“With any art form, as long you have a connection to your roots and you appreciate that and now where the music came from….From there, you can reach forward in a way that is still meaningful and connects to the tradition.”
Songs in a slack key
There is a rare quality in the playing of slack key masters that doesn’t really have a word but is something you know when you hear. Junker recalls something the legendary Auntie Genoa Keawe sometimes said while performing that exemplifies this quality.
Auntie Genoa, one of the great singers in Hawaiian history, was also a strict bandleader. She would turn to her guitarist and sweetly say “Okay, pa’ani,” or in other words, go ahead and solo. But if the solo got out of hand, she would lean into the microphone use the same sweet tone and deliver a rebuke. “I said pa’ani,” Auntie would say. “Not show off.”
“I have talked to so many musicians who said that was one of the most important lessons they ever learned,” Junker said.
Slack key is rare in how it features virtuosity within a warm, human context. .
“There is always room for individualism and no two slack key players should ever sound the same,” Junker said. “So it’s a very interesting music that leaves room for service to the music but also self-expression. I think that is why so many people like it – you can hear the humanity of the player, and the emotion of the player, but you also don’t feel like they are showing off.”
The music also balances a rascal quality – the term in Hawaiian is kolohe – with heart-wrenching beauty. And nobody was better at this than Gabby Pahinui.
“Gabby told me once that when he played he also looked at the older people there, and if they cried when he played something sweet and laughed when he did something kolohe, then he was happy,” Junker said. “Gabby was really good at both. He could make you cry, but also make you double over in laughter. To me, that is the sign of greatness in any field of art if you can cover the range of human emotion.”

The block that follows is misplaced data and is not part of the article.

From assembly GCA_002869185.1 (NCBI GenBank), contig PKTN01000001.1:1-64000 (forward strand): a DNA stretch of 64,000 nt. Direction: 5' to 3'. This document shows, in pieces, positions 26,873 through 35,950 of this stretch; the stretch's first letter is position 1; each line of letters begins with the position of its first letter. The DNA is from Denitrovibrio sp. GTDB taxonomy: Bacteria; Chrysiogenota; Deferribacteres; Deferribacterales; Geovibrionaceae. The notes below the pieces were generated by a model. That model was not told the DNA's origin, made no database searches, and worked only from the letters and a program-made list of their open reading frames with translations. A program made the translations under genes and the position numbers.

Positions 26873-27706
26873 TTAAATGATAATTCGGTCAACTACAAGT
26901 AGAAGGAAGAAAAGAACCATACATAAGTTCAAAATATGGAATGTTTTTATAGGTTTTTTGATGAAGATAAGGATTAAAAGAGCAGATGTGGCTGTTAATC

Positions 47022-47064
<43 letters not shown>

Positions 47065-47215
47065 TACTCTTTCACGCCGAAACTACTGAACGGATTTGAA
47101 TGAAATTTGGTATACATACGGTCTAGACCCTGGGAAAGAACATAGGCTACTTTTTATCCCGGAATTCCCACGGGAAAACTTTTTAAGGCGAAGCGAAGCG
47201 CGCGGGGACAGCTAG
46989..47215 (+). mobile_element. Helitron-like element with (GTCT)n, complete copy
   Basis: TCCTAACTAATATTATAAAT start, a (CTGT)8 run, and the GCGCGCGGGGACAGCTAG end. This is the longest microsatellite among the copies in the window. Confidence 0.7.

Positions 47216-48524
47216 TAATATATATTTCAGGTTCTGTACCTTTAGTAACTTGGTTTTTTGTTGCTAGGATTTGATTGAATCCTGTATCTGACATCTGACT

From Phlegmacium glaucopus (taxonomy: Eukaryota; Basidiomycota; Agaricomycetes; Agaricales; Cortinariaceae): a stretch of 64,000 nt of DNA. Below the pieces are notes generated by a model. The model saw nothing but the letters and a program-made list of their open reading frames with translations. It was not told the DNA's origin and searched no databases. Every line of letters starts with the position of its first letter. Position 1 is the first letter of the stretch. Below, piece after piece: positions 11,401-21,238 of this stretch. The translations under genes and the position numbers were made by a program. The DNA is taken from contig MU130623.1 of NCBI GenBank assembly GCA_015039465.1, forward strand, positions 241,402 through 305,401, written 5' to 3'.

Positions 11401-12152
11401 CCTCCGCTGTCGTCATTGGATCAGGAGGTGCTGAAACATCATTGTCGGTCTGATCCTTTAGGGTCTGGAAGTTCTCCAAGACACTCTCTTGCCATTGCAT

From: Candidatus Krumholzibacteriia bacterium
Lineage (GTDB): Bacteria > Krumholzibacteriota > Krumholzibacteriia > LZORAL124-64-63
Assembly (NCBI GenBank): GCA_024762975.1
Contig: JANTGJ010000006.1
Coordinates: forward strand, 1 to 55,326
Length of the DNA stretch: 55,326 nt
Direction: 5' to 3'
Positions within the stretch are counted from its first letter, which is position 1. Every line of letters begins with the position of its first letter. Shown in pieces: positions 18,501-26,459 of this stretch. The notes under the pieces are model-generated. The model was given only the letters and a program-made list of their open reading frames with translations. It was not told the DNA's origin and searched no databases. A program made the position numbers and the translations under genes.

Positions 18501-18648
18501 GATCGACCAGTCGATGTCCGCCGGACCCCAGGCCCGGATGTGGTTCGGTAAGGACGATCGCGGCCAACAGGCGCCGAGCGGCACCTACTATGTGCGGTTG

Many of the performers appearing at the Slack Key Festival Sunday are descendants from the kings and the cowboys who have populated Hawaii’s rich history, but none represent this more purely than Cyril Pahinui – the son of Hawaii’s greatest musical royalty – and Jeff Peterson, the son of a cowboy. Pahinui will also being playing with his nephew, Philip Kunia, who is Gabby’s namesake (Gabby’s real name was Charles Philip Pahinui).
Pahinui says that he thinks of his father every single time he performs. And as the music that his father passed on to him and so many others begins to be heard more widely, it as if his father has been kept alive by song.
“I am so proud,” Pahinui said. “My father is probably looking down on us and saying, ‘Aw, thanks…” It’s a tribute to see my Dad’s songs still being played. I can’t tell you how many times people come up to me and they think my father is still living. We are just continuing his legacy. There is no end.”
See slackkeyfest.com for more information and to book tickets or call 800-595-4849. The festival begins at 2 p.m. and also features Sonny & Lorna Lim, Hi’ikua, Jim “Kimo” West, Steven Espaniola, Ed Gerhard, Nathan Aweau, Jeff Linsky, Shawn Ishimoto, and Kalyn Aolani.